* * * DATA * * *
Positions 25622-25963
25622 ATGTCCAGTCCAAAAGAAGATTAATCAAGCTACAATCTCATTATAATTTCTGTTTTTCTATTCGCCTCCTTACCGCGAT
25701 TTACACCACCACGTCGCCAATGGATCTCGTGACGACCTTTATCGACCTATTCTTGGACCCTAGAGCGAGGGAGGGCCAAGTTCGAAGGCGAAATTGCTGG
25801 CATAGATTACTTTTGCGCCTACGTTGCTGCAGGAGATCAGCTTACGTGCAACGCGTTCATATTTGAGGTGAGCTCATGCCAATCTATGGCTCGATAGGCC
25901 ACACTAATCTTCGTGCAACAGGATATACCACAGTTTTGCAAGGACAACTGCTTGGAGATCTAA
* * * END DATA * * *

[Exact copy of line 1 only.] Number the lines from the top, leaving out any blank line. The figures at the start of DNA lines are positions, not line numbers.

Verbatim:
Positions 25622-25963